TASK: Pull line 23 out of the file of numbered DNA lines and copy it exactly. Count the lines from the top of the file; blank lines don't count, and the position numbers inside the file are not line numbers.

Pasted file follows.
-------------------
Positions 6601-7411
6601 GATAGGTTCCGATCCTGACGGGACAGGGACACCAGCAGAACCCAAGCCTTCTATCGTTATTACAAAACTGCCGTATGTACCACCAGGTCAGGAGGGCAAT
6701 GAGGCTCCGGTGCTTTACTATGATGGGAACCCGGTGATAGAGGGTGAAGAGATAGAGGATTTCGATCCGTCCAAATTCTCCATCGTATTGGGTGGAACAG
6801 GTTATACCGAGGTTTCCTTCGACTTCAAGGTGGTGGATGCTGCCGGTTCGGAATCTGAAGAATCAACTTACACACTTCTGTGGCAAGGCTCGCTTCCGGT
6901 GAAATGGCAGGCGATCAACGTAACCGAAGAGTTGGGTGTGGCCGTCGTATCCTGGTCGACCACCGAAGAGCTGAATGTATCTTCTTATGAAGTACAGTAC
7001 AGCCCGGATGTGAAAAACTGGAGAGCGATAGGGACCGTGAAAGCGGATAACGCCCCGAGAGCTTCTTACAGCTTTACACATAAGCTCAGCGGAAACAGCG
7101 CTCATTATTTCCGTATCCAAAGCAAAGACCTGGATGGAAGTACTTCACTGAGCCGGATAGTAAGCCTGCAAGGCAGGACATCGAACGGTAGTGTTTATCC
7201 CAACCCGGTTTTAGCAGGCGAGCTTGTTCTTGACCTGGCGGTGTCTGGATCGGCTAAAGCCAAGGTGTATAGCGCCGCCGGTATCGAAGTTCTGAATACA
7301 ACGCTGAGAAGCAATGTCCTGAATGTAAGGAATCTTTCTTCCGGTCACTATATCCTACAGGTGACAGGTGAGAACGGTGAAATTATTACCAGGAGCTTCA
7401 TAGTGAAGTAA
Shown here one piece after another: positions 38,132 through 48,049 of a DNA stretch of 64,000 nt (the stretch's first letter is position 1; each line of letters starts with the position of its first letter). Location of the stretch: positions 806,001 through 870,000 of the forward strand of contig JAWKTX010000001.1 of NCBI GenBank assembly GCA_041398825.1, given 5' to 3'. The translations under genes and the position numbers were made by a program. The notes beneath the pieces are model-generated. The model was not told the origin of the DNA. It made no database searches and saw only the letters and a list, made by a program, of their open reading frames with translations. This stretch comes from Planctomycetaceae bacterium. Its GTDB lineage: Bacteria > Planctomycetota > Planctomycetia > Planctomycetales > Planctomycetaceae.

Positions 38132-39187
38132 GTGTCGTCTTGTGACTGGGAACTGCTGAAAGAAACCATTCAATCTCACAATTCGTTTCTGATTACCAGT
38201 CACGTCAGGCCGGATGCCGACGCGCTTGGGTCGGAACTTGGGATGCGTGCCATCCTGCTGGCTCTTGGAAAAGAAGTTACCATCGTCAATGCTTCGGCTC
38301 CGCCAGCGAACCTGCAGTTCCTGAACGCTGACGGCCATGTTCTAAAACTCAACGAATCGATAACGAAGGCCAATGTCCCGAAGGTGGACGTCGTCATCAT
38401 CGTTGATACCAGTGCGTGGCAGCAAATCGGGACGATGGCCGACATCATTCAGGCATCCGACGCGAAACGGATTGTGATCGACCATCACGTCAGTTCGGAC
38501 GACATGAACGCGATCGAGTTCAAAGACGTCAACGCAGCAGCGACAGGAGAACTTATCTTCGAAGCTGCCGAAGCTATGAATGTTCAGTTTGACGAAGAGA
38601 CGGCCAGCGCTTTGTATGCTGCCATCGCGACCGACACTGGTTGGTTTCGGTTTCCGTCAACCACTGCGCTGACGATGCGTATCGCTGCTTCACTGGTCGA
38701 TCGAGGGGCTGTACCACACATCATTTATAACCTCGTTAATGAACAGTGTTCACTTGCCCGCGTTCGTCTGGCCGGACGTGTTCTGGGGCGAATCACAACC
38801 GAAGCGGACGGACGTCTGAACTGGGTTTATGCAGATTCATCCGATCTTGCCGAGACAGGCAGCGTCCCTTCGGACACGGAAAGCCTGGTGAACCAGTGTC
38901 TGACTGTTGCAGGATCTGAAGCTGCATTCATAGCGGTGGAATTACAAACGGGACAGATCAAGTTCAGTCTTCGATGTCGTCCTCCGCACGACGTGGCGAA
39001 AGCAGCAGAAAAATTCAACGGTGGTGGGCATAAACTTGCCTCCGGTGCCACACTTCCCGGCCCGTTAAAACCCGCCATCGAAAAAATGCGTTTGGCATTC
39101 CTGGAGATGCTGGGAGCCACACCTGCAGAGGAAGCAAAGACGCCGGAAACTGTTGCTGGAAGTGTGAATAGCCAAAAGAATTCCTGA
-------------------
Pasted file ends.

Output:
39101 CTGGAGATGCTGGGAGCCACACCTGCAGAGGAAGCAAAGACGCCGGAAACTGTTGCTGGAAGTGTGAATAGCCAAAAGAATTCCTGA